|Ginger Baker. Bristol International Jazz & Blues Fest 2013|
Photo Credit: Ruth Butler
(Colston Hall Bristol. 1st March 2013. First night of Bristol International Jazz & Blues Festival. Review by Mike Collins)
It was all about the drums. Of course it was. This is a band built around and by the legendary 60s rockers Cream’s drummer. I fancy there were a few of the audience who had come to refresh that connection (‘did you see Cream here Dad?’ overhead in the anticipatory queue). The visual impact of the stage re-enforced the stripped down focus. Pee Wee Ellis (legend in his own right) and Alec Dankworth (hopefully his prodigious powers on bass not obscured by his father’s legend status) stood in front of a raised wall of drums consisting of Baker’s double bass drum kit and percussionist Abass Dodoo’s battery of congas.
After the briefest of welcomes from the festival organiser Denny Illet, his delight barely concealed at the great start Bristol’s inaugural festival was having, the leader marched to his kit, settled himself down and without ceremony launched into the first tune of the night Footprints. The insistent triplet pulse of the explicitly African rhythms was there from the first beat and throughout the evening, Abbass and Ginger must have played every subdivision and multiple of that basic element, trading phrases and locking into complementary grooves with increasing delight and enthusiasm.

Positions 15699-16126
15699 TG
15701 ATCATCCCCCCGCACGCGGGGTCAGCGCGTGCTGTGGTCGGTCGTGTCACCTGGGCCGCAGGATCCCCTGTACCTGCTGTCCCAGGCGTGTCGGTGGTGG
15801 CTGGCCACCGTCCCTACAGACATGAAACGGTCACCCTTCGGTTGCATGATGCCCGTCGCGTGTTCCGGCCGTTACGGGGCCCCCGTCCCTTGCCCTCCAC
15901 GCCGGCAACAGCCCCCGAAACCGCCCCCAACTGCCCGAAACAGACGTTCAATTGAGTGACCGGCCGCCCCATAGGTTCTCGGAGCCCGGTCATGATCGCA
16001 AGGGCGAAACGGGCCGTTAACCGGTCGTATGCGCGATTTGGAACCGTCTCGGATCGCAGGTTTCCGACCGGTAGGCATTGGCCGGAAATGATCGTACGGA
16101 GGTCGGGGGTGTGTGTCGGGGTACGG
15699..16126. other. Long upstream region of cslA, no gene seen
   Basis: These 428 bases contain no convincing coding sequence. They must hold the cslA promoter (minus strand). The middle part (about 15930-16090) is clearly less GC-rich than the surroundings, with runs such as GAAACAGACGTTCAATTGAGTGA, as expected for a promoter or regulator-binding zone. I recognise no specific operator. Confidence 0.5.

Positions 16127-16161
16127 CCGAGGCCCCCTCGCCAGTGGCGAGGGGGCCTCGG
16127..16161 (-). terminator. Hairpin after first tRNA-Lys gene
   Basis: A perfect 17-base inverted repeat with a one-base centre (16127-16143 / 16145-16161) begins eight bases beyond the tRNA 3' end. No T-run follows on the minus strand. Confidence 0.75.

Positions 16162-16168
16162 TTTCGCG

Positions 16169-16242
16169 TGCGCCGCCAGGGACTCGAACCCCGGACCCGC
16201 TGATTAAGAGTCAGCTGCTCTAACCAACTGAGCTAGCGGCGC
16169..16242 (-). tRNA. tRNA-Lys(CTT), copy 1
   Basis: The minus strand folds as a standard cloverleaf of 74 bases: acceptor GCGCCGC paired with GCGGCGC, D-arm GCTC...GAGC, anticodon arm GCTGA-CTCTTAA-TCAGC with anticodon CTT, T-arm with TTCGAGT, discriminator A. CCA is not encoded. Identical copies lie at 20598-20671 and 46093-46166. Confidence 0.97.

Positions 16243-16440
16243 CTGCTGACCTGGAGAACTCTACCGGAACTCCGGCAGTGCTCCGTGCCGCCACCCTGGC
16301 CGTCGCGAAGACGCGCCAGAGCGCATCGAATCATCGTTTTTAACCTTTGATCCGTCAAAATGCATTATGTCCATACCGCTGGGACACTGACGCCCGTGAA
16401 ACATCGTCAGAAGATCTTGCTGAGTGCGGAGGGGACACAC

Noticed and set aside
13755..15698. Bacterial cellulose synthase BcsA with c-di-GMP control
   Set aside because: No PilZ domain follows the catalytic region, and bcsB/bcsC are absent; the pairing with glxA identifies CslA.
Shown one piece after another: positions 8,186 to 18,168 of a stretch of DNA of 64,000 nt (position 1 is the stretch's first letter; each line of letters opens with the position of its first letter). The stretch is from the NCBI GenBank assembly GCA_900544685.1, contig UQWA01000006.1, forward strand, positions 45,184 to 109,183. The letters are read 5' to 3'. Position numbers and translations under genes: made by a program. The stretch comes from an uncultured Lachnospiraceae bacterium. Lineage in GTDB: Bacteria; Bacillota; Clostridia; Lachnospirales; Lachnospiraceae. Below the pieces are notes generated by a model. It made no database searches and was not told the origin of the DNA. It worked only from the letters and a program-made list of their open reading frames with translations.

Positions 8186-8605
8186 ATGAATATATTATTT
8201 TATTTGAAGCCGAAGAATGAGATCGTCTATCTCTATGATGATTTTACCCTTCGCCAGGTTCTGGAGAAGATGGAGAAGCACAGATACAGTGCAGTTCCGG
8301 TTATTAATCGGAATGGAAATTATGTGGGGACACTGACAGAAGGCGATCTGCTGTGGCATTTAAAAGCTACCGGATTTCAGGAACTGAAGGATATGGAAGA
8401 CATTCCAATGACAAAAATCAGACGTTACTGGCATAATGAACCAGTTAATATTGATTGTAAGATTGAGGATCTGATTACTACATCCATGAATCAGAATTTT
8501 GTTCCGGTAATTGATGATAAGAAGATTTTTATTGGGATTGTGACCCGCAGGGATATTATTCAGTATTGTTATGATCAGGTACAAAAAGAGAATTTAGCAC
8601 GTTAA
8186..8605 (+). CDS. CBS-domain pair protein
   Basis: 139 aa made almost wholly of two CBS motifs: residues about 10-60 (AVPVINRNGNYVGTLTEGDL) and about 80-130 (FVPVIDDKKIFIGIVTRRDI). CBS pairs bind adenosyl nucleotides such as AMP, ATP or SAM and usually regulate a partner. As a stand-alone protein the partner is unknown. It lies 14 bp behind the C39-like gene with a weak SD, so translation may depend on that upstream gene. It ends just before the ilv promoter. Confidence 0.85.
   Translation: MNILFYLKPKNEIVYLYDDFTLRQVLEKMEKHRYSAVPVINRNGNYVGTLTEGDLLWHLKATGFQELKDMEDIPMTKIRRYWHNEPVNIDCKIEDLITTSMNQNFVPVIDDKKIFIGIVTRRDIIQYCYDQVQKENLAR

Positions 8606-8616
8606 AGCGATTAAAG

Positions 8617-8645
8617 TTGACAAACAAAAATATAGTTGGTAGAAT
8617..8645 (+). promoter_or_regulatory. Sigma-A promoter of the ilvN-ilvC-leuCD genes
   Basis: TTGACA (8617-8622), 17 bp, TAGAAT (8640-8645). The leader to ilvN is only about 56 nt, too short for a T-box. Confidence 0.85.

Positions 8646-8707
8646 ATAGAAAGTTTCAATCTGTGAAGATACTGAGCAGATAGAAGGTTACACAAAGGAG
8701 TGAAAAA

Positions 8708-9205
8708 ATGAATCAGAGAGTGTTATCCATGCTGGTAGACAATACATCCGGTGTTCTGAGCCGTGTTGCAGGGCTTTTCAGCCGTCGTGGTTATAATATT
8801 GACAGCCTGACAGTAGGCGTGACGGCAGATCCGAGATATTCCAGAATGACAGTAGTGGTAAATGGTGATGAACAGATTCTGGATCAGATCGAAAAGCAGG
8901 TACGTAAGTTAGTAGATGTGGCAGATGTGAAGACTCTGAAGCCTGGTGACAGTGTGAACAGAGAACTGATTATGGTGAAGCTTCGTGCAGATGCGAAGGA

Putting just a saxophone and bass in front of this insistent swell of energy (and sound) suddenly made perfect sense. Pee Wee Ellis revealed a side with which many of his fans from his James Brown days will be unfamiliar. A keening, vocalised elemental sound on Baker originals inspired by times in Algeria and memories of blues man Cyril Davies were high points for me, touching real raw emotion. The format and rhythmic focus gave familiar material like Bemsha Swing and St. Thomas a new twist (‘we’re going to do an old one’ Baker wheezed in introduction, the exertion telling at times). This line-up balances the disparate elements of the old rocker’s deceptively direct approach, his keen, heartfelt commitment to the polyrhythms of African music and love of jazz. It evokes an inspired response from the exposed voice of Pee Wee with just the support of the bass.
There were times when the barrage from behind them threatened to overwhelm with Alec Dankworth’s sound disappearing into a general roar of bass but there were moments of real delicacy by contrast and by the end the clamour for more was loud and insistent. The wisecracking continued as a clearly pleased Baker led the band back on stage (‘you lot want me to die up here’ he reproached). There didn’t seem much Confusion about the job at end as he raised his sticks for the last time of the evening.